Organizers with Diagnosis Critical – Your Central Alberta Regional Hospital are gearing up for another awareness-building rally on Sept. 10 at the Memorial Centre. The event starts at 2 p.m.
The rally follows a massive turnout for the State of the Hospital Address held recently at which crowds heard that the Red Deer Regional Hospital has been short-changed over the years.
The lack of funding from the province made it difficult to keep up with local population growth and service demand.
Organizers said the lack of health care infrastructure spending that central Alberta has received over the past many years has led to extremely serious consequences for health care in central Alberta – including the lack of a cardiac catheter lab and other cardiac supports.
It was also pointed out at that meeting that 60 per cent of heart attack sufferers in central Albertans were more likely to die than residents of Calgary or Edmonton because of the lack of a cardiac catheter lab, and ultimately, that this kind of limited care in cardiac services is just one way the Red Deer Hospital has fallen behind over the years.
The hospital is badly in need of an increase in capacity overall.
“Basically it’s an update from the State of the Hospital Address which was held in February,” said Dr. Kym Jim. “We want to update the public on some new information that we have, where Red Deer stands in terms of some of the deficiencies that it has in comparison to other hospitals.”
On the group’s Facebook page, it notes the, “Red Deer Regional Hospital is consistently amongst the top five busiest hospitals in Alberta and serves 450,000 to 500,000 central Albertans as the only referral centre in our zone.”
Jim noted that currently, most local residents are likely aware of the urgent issue. “There aren’t many people in Red Deer who don’t know of the issue, or who haven’t been affected by it, whether it be the lack of operating room space or the lack the lack of a cardiac catheterization lab, or other services that Red Deer doesn’t have that Central Albertans should have access to.”
“Central Albertans are being short-changed. And I think that people really need to know the details of it.”
As Jim mentioned, there have been great strides in terms of drumming up public awareness about the issue.
“What is lacking is action. Have we made any progress with action on this issue? We have seen hospital announcements for other jurisdictions and we’ve seen nothing Red Deer. So I guess in that regard, no progress has been made,” he said.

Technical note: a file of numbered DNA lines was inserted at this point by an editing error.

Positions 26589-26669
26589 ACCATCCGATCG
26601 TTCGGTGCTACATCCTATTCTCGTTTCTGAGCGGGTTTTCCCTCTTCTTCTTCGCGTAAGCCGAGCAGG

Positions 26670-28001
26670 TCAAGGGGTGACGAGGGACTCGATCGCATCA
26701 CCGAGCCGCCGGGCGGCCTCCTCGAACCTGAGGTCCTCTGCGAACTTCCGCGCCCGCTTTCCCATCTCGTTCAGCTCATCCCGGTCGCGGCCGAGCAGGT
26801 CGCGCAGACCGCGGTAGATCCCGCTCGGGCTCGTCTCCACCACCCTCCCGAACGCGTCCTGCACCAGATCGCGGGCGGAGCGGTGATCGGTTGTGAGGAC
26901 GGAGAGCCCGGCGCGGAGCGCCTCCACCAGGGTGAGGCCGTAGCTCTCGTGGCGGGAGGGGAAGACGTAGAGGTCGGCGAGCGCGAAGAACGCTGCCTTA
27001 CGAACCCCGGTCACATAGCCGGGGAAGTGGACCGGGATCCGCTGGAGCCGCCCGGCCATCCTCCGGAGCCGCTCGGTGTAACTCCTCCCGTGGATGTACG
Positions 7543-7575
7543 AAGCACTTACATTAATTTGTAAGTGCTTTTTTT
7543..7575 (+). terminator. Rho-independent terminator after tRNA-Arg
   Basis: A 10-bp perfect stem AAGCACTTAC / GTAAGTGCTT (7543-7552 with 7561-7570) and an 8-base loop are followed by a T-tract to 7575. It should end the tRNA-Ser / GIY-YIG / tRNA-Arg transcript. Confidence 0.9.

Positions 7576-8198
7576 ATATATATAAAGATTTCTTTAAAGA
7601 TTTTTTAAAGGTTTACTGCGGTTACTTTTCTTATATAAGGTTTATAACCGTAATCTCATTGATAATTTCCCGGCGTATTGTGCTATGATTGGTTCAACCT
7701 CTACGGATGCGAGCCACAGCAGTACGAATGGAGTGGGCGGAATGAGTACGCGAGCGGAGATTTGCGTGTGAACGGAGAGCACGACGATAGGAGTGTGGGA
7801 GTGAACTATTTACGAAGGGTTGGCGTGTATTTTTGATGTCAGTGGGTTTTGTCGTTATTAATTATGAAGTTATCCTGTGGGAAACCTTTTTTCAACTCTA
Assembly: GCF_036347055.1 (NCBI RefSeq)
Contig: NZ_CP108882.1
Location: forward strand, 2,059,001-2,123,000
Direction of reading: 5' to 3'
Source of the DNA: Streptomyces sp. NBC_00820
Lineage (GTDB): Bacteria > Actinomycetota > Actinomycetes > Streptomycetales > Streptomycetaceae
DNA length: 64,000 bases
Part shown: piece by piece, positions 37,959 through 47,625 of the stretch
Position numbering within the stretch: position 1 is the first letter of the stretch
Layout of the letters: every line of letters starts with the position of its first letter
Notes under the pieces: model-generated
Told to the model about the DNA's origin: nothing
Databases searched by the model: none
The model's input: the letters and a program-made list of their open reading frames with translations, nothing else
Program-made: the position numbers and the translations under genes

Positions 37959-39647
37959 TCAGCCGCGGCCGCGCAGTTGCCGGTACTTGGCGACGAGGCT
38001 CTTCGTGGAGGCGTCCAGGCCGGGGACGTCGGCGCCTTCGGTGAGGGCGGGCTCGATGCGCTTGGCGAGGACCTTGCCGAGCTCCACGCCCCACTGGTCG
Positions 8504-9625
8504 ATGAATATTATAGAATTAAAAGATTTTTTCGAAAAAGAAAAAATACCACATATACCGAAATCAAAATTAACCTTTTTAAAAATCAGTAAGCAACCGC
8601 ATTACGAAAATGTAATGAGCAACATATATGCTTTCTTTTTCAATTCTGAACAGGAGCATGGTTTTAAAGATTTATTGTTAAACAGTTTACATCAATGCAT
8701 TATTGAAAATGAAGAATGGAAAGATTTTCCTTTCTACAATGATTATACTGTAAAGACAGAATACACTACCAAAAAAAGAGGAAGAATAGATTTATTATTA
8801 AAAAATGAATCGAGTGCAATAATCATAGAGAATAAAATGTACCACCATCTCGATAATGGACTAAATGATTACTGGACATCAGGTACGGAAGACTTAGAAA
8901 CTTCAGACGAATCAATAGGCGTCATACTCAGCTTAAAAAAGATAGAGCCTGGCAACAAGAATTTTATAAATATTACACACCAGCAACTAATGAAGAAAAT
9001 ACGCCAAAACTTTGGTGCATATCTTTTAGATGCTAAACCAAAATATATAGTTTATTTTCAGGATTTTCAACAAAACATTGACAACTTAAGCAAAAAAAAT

“There have been no announcements, and that’s the part that is very disappointing,” he said, adding that essentially, local tax dollars are continuing to be exported to Edmonton and Calgary for services.
It also has economic implications locally, as the Red Deer Regional Hospital is a major employer, he noted. Without the needed expansion, the number of positions that can be offered there are ultimately affected as well.
“That’s not just for Red Deer – there are countless people outside of Red Deer that are directly or are indirectly employed by Red Deer Regional Hospital.” With adequate services provided, that number would of course be higher, too.
Meanwhile, officials with the organization have also pointed to a document (the 2016 Multi-Year Facility Infrastructure Capital Submission) they say is at the crux of the matter and shows how Central Alberta is being overlooked in terms of health care infrastructure development.
Because of the shortcoming, there are longer wait times and plenty of travel to Edmonton and Calgary to receive care. Central Alberta and the Red Deer hospital lack the programs to deal with an array of medical illnesses that could be dealt with locally if proper funding were allocated.
Even back to 10 years ago, there was a regional master plan and the Red Deer Regional Hospital Master Plan was also created.
It called for service development in the hospital to deliver more advanced services and keep pace with expected population growth. But the plan was shelved with the amalgamation of the health regions in 2008.
Then, in 2014, the Red Deer Regional Master Plan was created. Once again, this was after extensive consultation.
At that time, the hospital was third on the list for sites needing major infrastructure improvement in Alberta.
In 2015, there was the ‘Red Deer Regional Hospital Centre Service &Program Expansion Needs Assessment’.
This showed there were 96 beds short in the hospital, 18 beds short in the ER, three operating rooms short and multiple programs were missing.
Last year, the 2016 Multi-Year Facility Infrastructure Capital Submission was released and Red Deer Regional Hospital was no longer on the list. But several projects were set in Calgary and Edmonton and other places.
For more information, check Facebook at ‘Diagnosis Critical – Your Central Alberta Regional Hospital’.